In the race for ever faster, smaller and more energy-efficient devices, scientists around the world have been trying to develop ways to take advantage of the electron’s tiny magnetic movement, known as its spin, in a field of study called spintronics. This requires the engineering of electronic states in solids, which are spin-polarised. For decades this has been thought to require the breaking of certain symmetries, either by magnetising the material, or by breaking a global structural inversion symmetry of the crystal. Now, an international team of researchers led by Dr. Phil King at the University of St Andrews, in collaboration with researchers from Norway (NTNU), Japan (Tokyo), Denmark (Aarhus), Sweden (MAX-lab), the UK (Diamond Light Source), and Thailand (Suranaree), have observed spin-polarised states residing in a semiconductor, WSe2, where these symmetries remain intact.
Using an extremely sensitive probe of electronic structure, based on the photoelectric effect, the researchers were able to measure the electronic structure of WSe2.
“When we measured the spin polarisation of some of its bulk electronic states, we were surprised to discover really strong values – almost 100% spin-polarised – which seemed to contradict the fundamental symmetries of this material”, says Jon Riley, first author of the study.
Through a combination of systematic photon energy-dependent experiments and first-principles theoretical calculations, the researchers showed how this occurs as the electronic states are spatially localised in sub-units of the bulk crystal structure where inversion symmetry is not present, allowing them to develop huge spin polarisations. Using surface-sensitive spin- and angle-resolved photoemission spectroscopy at MAX-lab synchrotron, researchers from Sweden and Diamond Light Source, UK, were each able to selectively probe a single sub-unit of the material, uncovering the surprising intrinsic spin polarisation of these states.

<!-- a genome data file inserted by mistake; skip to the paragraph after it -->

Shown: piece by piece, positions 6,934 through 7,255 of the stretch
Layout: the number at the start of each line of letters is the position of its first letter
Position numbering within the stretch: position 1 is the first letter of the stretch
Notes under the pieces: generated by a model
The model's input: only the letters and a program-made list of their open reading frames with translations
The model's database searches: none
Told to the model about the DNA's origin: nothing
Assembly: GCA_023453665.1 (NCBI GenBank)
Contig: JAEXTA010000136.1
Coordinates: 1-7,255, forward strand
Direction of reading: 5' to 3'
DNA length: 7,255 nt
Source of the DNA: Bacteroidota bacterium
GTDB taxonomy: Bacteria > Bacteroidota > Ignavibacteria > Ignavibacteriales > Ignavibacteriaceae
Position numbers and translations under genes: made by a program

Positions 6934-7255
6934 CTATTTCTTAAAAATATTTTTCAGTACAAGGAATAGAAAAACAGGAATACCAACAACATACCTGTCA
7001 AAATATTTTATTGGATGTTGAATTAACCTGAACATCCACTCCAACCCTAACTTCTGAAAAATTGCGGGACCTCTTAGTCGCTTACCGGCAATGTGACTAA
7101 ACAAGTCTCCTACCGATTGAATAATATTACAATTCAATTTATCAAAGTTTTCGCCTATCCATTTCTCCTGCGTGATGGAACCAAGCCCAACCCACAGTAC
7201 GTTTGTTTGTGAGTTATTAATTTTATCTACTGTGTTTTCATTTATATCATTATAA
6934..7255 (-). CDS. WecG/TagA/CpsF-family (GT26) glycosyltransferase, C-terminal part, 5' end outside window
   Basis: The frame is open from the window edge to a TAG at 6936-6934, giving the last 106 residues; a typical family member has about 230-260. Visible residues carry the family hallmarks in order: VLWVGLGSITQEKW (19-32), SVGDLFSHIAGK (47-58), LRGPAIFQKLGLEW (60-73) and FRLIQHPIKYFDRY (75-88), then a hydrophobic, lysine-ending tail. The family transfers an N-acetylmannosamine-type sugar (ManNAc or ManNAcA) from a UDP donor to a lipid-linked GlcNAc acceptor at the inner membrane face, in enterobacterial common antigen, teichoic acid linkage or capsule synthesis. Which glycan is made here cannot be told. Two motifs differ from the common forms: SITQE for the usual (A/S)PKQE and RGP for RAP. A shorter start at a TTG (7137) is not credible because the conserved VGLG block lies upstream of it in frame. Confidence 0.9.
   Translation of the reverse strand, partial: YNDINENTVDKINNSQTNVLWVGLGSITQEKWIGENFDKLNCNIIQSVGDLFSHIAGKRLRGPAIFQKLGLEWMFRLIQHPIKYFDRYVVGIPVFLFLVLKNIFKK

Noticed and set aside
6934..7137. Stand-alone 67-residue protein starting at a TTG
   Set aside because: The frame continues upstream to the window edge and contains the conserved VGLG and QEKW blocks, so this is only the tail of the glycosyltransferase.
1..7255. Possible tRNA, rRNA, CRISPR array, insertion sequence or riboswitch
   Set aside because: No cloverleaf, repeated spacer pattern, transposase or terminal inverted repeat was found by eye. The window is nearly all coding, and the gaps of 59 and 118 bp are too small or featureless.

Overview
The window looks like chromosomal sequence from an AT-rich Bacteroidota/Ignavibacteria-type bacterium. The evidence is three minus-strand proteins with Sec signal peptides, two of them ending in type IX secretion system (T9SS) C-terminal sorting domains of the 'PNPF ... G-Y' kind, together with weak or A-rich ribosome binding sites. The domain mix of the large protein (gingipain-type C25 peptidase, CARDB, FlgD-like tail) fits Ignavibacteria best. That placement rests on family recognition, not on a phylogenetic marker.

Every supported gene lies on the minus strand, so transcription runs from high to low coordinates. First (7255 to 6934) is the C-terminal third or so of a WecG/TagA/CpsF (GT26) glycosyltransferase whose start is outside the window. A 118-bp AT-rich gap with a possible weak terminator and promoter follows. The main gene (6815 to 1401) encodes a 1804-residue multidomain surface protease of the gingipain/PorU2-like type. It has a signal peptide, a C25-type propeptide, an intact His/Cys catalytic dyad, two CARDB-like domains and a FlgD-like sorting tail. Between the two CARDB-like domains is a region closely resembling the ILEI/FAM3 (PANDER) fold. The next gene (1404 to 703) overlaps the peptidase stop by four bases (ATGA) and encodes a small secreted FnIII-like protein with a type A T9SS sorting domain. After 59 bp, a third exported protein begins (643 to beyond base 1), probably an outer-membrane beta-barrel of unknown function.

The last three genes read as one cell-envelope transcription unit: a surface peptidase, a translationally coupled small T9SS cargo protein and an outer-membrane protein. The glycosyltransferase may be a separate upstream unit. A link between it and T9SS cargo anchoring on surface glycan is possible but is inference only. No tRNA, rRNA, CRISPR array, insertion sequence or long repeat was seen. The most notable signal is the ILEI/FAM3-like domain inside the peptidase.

“This is exciting because it reveals that a whole new class of materials, which we previously believed to only have spin-degenerate energy bands, can in fact locally host spin-polarised states,” says King, and continues. “Controlling this could bring fantastic new opportunities for spintronics, and a whole arsenal of new materials in which we can achieve this.”
The study is available as an Advanced Online Publication in Nature Physics (DOI: 10.1038/nphys3105).